At this point, it seems ridiculous to suggest that anything is being done to reduce teen pregnancy rates in some areas. Many areas have abstinence-only-based sex education, which is an absurd approach. Only a single abstinence-only education program has been able to provide credible evidence that it has led to a reduction of teenage pregnancy rates in any age group (Kirby, 2002). There is some evidence that abstinence only education may delay initial age of sexual intercourse, but that evidence is interesting because it also shows an overall increase in teen pregnancy rates. In fact, "increasing emphasis on abstinence education is positively correlated with teenage pregnancy and birth rates" (Stanger-Hall & Hall, 2011). This suggests that abstinence-only approach is in many ways more concerned about the notion of preserving female virginity than in decreasing teenage pregnancy rates, which may or may not be a morally appropriate approach, but does nothing to combat the public health epidemic of teenage pregnancy.
In other areas, sex education that discusses contraception, including where to access contraception, has been shown to be effective in helping reduce teenage pregnancy rates, though it does not eliminate teenage pregnancy. This is not due simply to contraceptive failure. The problem is that, even when students are informed about contraceptives and have access to them, they may not use them. In fact, "most teenagers are sexually active for many months before ever seeking birth control help from a family planning clinic or physician (citingTeenage Pregnancy, 1981). Very few come to a clinic in anticipation of initiating sexual intercourse, and many come because they fear -- often correctly -- that they are pregnant. The major reason teenagers give for the delay is concern that their parents will find out about the visit" (Lachance, 2010). What this suggests is that real change has to go beyond schools and formal sex education and tackle the societal and family level issues that contribute to teenage pregnancy.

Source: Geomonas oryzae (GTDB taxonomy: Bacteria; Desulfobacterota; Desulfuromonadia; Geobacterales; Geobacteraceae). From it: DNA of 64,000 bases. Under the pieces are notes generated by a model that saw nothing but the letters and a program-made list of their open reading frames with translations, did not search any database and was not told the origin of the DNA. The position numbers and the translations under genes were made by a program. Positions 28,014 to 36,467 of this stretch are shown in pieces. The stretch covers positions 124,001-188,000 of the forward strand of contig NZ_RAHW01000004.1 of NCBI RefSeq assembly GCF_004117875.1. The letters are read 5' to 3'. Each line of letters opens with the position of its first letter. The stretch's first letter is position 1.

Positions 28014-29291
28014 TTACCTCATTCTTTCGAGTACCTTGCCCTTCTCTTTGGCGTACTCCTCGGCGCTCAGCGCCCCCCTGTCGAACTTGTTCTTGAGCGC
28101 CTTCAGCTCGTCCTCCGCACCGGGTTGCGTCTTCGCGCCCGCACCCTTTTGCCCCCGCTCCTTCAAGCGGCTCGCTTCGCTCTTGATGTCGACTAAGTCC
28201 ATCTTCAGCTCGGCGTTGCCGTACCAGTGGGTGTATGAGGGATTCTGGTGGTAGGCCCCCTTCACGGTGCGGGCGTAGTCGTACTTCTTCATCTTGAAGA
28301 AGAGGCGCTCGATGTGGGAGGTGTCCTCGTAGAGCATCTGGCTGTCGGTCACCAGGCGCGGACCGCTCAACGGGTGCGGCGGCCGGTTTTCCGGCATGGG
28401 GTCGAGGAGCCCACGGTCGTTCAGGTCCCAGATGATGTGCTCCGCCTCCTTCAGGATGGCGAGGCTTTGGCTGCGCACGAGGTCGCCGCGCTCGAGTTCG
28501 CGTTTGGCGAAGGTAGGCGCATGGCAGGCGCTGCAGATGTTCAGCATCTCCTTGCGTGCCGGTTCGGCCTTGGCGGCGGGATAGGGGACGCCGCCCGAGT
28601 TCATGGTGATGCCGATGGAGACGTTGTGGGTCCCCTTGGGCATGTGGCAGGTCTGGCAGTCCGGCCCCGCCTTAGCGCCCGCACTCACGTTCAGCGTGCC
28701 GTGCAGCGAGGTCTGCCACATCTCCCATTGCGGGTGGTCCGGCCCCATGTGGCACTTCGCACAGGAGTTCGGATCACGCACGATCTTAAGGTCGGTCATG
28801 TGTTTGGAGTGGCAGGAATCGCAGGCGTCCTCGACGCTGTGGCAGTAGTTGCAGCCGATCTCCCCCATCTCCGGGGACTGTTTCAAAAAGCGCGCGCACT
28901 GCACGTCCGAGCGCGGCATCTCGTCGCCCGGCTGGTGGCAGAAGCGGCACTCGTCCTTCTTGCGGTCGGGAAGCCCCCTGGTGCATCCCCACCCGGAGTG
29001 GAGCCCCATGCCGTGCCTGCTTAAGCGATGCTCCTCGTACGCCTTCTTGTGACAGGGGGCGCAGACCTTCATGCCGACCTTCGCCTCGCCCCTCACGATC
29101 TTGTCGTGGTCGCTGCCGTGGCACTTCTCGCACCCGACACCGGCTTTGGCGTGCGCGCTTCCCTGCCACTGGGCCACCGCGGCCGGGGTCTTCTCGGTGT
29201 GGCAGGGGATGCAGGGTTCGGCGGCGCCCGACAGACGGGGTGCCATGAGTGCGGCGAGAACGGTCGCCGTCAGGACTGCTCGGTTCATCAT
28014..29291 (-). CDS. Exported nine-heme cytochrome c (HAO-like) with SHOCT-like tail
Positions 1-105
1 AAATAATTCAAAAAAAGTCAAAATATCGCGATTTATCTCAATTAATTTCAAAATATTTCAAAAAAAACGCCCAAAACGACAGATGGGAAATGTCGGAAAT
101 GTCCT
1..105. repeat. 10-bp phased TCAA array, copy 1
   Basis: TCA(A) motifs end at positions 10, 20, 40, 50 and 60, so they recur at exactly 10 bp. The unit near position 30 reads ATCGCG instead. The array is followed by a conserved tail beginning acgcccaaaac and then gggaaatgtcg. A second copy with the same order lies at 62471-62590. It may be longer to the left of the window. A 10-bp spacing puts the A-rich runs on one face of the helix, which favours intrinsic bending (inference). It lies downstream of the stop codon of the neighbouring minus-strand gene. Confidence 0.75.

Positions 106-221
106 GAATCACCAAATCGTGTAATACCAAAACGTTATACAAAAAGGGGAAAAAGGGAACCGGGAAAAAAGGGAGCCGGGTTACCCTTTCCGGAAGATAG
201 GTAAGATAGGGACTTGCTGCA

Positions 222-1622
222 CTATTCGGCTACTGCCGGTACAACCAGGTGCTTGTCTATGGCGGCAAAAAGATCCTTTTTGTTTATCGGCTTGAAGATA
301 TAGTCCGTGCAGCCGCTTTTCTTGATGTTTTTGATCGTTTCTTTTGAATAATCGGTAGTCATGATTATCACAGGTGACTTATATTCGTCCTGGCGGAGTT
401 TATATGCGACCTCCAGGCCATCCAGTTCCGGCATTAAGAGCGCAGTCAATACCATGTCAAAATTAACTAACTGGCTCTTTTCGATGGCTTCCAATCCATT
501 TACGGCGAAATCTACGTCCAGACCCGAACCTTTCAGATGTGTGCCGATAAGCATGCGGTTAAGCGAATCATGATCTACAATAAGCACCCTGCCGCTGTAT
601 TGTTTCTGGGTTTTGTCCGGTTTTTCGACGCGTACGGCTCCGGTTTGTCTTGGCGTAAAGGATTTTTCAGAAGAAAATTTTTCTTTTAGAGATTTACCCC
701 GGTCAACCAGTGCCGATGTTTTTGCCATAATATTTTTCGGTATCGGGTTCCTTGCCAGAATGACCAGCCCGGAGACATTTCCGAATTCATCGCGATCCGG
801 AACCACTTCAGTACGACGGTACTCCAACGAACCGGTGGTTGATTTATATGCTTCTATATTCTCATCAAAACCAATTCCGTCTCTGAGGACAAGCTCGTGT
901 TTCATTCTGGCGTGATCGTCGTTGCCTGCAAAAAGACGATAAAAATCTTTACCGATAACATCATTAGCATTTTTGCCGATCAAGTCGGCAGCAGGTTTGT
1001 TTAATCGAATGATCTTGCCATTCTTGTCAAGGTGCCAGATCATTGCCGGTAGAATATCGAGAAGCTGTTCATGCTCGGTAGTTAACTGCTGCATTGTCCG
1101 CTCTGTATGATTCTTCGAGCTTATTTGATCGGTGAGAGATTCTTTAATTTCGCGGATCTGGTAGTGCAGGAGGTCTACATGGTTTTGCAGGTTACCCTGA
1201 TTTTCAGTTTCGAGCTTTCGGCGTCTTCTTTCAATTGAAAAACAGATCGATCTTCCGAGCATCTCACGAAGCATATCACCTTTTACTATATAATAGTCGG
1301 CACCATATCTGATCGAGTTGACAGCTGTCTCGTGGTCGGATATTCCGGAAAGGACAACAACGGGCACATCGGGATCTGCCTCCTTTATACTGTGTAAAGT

How can the community reduce teen pregnancy?
One of the important things that the medical community can do is to address all of the health concerns of women of reproductive age, including access to birth control. Information about contraception should be a routine part of well-woman checkups for women of any age, including teenage women, and doctors should inform patients of where to access birth control…[continue]
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At the same time, technical assistance in adopting and implementing these best practices and in program evaluation has been extended (Johns). Sex Education Programs -- These include group discussion and emphasize the importance of peer influence (Orecchia, 2009). Research has shown that psycho-educational groups are especially effective in reducing risk behavior among teenage females. Statistics show that young Latina, Native American and African-American girls have higher teen birth rates than